Three times as many migrant workers died in construction accidents in Israel compared with Israeli and Palestinian workers, according to a groundbreaking new report by the Labor Ministry and the National Insurance Institute, based on data collated in 2017.
The death rate from accidents among construction workers is 21.3 per 100,000 for migrant workers, compared with 7.8 for Israelis and West Bank Palestinians, according to the report.
Labor Ministry figures show that migrant workers constitute 9 percent of construction workforce. Yet according to data collected by a coalition fighting construction accidents, in 2017, 19.4 percent of deaths were among migrant workers. One of the reasons for this discrepancy is that some accidents happen beyond the Green Line, where the ministry does not supervise construction sites.
The ministry report also found that migrant workers injured in construction accidents tend not to exercise their rights to compensation through the National Insurance Institute, while Israeli ones do.
- Construction Workers to Be Fined for Failure to Wear Safety Gear
- Israel Ministry Bill Includes 30-day Suspension for Builders After Fatal Accidents
- How Israel Usurps Palestinian Land in Calculated Stages
Hadas Tagari, who heads the accident-fighting coalition, suspects that the higher death rate among foreign workers compared with local ones could be based on language difficulties, different work habits, and the payment method which rewards speed over cautious performance.
Tagari also says that migrant workers and Palestinians are hired to do the most hazardous jobs.
The report concludes that there is an acute need to reexamine working patterns among migrant workers, as well as ways to ensure their safety. This would include training, language accessibility and the ability to alert authorities when job conditions are hazardous.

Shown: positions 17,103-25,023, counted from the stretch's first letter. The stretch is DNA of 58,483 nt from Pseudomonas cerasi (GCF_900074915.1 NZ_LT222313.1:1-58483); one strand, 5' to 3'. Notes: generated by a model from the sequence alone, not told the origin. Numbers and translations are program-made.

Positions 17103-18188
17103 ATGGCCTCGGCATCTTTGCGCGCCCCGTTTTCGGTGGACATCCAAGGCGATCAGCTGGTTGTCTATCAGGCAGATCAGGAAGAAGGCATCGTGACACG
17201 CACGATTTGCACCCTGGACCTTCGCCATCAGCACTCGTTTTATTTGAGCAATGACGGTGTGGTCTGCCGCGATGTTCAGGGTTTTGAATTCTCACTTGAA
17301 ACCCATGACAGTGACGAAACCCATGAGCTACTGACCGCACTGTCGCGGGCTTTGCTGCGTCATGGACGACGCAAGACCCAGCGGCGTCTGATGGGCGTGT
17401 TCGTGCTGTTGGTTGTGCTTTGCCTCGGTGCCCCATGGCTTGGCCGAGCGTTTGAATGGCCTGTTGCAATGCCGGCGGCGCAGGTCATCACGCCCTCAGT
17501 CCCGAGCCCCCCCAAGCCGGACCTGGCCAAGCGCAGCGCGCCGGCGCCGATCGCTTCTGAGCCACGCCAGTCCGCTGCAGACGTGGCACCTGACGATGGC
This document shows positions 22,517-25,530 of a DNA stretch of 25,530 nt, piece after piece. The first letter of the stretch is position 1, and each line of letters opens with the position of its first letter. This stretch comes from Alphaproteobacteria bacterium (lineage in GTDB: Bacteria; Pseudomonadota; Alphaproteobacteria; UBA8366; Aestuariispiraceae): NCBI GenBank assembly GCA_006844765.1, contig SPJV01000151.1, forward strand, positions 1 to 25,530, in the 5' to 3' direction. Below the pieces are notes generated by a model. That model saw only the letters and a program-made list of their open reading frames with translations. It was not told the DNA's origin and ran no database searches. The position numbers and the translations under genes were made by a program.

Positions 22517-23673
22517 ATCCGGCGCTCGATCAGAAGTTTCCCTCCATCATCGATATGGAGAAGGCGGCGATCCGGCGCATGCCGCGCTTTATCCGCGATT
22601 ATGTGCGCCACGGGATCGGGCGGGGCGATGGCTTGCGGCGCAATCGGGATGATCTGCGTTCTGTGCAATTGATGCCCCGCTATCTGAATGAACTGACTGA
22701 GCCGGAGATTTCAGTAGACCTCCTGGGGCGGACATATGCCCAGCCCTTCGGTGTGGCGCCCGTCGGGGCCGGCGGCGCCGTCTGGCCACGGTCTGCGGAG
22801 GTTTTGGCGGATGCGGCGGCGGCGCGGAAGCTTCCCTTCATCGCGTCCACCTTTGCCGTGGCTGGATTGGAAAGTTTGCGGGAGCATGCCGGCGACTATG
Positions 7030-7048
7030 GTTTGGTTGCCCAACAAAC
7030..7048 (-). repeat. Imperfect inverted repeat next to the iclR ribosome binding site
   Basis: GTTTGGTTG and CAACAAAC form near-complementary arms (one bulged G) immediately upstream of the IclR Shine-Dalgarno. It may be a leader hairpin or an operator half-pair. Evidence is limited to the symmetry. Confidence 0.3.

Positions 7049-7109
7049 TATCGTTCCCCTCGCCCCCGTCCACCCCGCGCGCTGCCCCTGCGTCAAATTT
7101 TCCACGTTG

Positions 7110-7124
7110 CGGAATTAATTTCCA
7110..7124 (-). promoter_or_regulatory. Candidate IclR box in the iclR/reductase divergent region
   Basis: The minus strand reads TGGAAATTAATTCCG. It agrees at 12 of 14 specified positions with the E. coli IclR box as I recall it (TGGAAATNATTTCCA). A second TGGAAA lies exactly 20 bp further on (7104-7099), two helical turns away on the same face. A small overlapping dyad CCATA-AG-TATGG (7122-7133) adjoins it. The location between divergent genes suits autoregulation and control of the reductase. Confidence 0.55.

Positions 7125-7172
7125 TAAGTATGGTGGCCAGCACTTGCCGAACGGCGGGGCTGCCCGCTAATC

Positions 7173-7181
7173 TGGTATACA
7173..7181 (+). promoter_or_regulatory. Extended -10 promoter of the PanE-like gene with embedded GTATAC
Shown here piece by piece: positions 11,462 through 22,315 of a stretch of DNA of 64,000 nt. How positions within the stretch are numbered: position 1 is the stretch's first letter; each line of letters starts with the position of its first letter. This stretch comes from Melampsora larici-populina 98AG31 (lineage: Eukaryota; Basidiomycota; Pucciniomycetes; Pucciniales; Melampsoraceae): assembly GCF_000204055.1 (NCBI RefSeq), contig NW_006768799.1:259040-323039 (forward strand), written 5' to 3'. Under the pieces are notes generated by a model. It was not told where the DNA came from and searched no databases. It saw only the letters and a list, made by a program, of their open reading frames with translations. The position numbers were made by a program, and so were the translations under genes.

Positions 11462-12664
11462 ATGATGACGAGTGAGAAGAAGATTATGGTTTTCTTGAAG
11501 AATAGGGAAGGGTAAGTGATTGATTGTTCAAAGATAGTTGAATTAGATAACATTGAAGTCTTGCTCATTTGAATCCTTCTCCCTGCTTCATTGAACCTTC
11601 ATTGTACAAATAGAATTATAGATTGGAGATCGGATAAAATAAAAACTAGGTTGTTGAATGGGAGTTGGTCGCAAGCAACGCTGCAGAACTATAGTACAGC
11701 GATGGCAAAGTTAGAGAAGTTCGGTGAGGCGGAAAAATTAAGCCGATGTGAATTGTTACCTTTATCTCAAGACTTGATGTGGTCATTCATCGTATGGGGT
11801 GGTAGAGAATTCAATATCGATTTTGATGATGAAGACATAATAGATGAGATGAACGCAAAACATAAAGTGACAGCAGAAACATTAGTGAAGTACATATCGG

The report, the first of its kind to study the incidence of accidents among migrant as opposed to local construction workers, found that 302,000 construction workers were employed in 2017, of whom 70,000 were residents of the West Bank and 28,000 were foreign.
Israelis constitute 68 percent of the construction workforce but are responsible for 89 percent of the compensation claims, while Palestinians are responsible for only 10 percent (well below their proportion in the construction workforce). Tagari urges the NII to force builders to make it easier for their workers to sue, and help these workers overcome the bureaucratic obstacles.
In 2017 the NII paid out 4.8 billion shekels in compensation for work accidents and illness in the construction industry. The report shows that the figure has been increasing by the year, as has the number of deaths in construction – until 2017, when the incidence of death decreased by 4 percent compared with the year before. But the dip reversed in 2018, says Tagari, when 41 people died at construction sites, three of them passersby. She says part of the problem is the high turnover rate in the chief supervisor position, political power games, and poor management. At present there is no chief supervisor, she says, and dozens of inspection positions remain unmanned.
Other statistics showed that the probability of dying while working in construction is 6.3 times greater than dying in industry.